Lawmakers to get paws on animal abuse legislation

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How to provide animal control services across Oneida County is being debated by county legislators.

The Board of Legislators’ Public Safety Committee in June approved a new one-year contract with Central New York SPCA, sending it to the full board.

The contract calls for the SPCA to commit at least two investigators to Oneida County to enforce the state law against animal abuse, neglect and cruelty, and to house involved animals as needed. It is to use a particular records management system provided by the county to make records of investigations. It has the county paying the SPCA $105,951.

The contract covers calendar 2020. It was to take effect at the start of the year but its getting to legislators was delayed by communication breakdowns while the organization had an interim director, county legal staff told the committee. Legislators’ questions led to the contract ratification being tabled in committee in April and again in May.

Public Safety Committee Chairman Richard Flisnik, R-Dist. 8 of Marcy, Floyd and Whitestown, urged waiting in light of the county expecting severe revenue shortfalls because of the COVID-19 coronavirus pandemic. He also had questions about record keeping procedures of the SPCA.

A previous executive director and a veterinary technician pleaded guilty to embezzling from the organization in 2016, and the organization fell on hard financial times.

SPCA Chief Investigator William Pulaski told the committee at its June meeting the SPCA has a new board and has put in place more checks in its financial procedures, including an annual audit by an outside accounting firm annually, had had a special forensic audit performed.

The SPCA also has a veterinarian on site who examines animals and gives any needed medical care and vaccinations. In many cases, it seeks to have owners surrender the animals but if they refuse, the SPCA may keep the animals until a court makes a determination, Fitzpatrick told the committee.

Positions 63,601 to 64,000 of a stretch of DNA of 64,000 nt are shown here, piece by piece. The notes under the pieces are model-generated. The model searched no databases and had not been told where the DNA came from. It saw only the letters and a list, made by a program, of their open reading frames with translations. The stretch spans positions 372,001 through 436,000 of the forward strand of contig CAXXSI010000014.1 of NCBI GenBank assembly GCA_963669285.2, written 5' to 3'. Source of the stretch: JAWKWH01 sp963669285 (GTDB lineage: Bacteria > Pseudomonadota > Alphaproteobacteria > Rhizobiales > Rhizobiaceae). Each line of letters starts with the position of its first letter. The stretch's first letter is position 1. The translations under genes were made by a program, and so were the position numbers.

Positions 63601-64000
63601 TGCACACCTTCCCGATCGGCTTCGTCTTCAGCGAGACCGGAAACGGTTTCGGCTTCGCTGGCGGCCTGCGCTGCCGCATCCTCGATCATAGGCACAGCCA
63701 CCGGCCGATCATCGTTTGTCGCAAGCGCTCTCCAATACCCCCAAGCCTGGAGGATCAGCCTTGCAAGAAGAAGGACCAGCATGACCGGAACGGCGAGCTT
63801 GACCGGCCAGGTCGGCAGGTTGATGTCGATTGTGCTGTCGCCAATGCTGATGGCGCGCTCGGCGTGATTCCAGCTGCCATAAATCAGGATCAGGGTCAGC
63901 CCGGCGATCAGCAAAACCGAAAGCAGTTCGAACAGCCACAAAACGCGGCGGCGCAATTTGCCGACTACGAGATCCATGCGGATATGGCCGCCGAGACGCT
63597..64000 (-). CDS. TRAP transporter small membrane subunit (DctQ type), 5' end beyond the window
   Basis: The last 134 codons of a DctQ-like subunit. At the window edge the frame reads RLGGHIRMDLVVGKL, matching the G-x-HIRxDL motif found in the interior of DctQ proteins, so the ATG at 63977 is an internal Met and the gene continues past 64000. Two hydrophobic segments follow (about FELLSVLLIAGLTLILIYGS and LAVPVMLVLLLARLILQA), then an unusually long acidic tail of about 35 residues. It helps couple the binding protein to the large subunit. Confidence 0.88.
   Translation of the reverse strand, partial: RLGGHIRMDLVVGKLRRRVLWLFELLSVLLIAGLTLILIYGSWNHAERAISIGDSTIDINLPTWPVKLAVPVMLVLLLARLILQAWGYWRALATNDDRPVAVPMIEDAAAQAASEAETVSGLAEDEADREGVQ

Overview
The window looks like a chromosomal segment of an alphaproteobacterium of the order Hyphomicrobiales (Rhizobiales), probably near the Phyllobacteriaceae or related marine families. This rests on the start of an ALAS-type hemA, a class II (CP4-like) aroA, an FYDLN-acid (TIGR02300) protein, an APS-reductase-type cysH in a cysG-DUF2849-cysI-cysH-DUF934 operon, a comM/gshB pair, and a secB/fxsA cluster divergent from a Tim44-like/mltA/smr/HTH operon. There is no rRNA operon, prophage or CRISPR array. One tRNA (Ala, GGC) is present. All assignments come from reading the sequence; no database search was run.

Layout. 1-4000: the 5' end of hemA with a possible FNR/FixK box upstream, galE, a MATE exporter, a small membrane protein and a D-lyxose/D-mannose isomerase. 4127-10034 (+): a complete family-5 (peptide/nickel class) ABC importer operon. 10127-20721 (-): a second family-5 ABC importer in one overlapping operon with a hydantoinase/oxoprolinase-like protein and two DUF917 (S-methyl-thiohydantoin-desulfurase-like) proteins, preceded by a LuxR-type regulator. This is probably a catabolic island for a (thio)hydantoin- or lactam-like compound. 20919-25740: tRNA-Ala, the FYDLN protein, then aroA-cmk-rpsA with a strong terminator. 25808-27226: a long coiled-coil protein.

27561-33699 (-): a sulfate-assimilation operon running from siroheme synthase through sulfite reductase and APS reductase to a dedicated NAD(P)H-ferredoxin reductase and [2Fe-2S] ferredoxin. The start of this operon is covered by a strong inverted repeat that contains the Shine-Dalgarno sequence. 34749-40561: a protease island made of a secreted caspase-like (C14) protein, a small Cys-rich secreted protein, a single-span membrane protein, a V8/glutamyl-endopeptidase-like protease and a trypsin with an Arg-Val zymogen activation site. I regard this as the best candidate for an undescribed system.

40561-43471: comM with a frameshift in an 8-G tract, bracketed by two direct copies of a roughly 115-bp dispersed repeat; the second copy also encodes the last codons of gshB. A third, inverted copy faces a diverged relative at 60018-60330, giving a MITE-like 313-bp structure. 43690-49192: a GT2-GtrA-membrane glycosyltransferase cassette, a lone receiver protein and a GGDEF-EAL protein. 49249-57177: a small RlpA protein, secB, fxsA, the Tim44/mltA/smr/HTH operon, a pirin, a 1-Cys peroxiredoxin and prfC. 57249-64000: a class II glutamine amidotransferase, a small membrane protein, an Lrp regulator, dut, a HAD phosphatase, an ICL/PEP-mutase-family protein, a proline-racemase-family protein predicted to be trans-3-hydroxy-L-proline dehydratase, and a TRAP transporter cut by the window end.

The CNY SPCA also provides similar services for Maidson and Oswego County and several towns in Onondaga County.

Flisnik explained to the committee that before 2005, Oneida County contracted with humane societies, then had the responsibility go to police agencies until 2014, when the county contracted with the CNY SPCA for five years to provide animal control services. After the embezzlement case, the county pursued a one-year contract.

Animal abuse and neglect has come before legislators regularly in the past year. In October, the county adopted a law establishing a registry of people convicted of animal abuse. The county has also discussed how to regulate dog rescue operations after an ad-hoc facility was found in Utica last summer taking dogs from other parts of New York.

In May, legislators approved grants on animal-abuse prevention with Stevens-Swan and the Rome Humane Society, of $90,000 and $60,000, respectively.

As for the new SPCA contract, County Executive Anthony J. Picente Jr. said the one-year contract was to allow the county to evaluate the SPCA’s performance. “I think that you have to give them that opportunity and to date, I’ve been pleased with what they’ve been doing,” Picente told the Sentinel.

But getting the contract in place for the rest of the year is important to make sure the service is provided, Picente said.

“I’m not aware of anybody else that can do that. We’ve explored this in the past and for the sheriff’s to do that it would require a great deal of more manpower and equipment and vehicles. And then the big question is where do you put these animals when you do rescue them and put them, and that’s where the SPCA has that built-in system that it’s hard to replicate anywhere else, and very costly.”

Sheriff Rob Maciol said he’s open to exploring other options but doesn’t believe it’s cost effective for the Sheriff’s Office to take back animal control; and then there’s how to house and care for animals the county would have to take into custody.

“If I were responsible to do it all we’re in excess of a quarter million dollars a year excluding housing costs for these animals,” Maciol said. “Financially, it would make no sense at all. I would have to add staff would have to get a unique vehicle to seize animals and transport animals which we don’t have.

“Clearly it’s very expensive. That’s why at $105,000 a year, and granted that’s a lot of money; I get that, I understand that, but it certainly looks more economical to do that then have to add a quarter million dollars a year to the Sheriff’s Office budget.”

Flisnik told the Daily Sentinel he is developing a plan that would cost substantially less money. He did not provide details but said he plans to discuss it with Picente and his staff.

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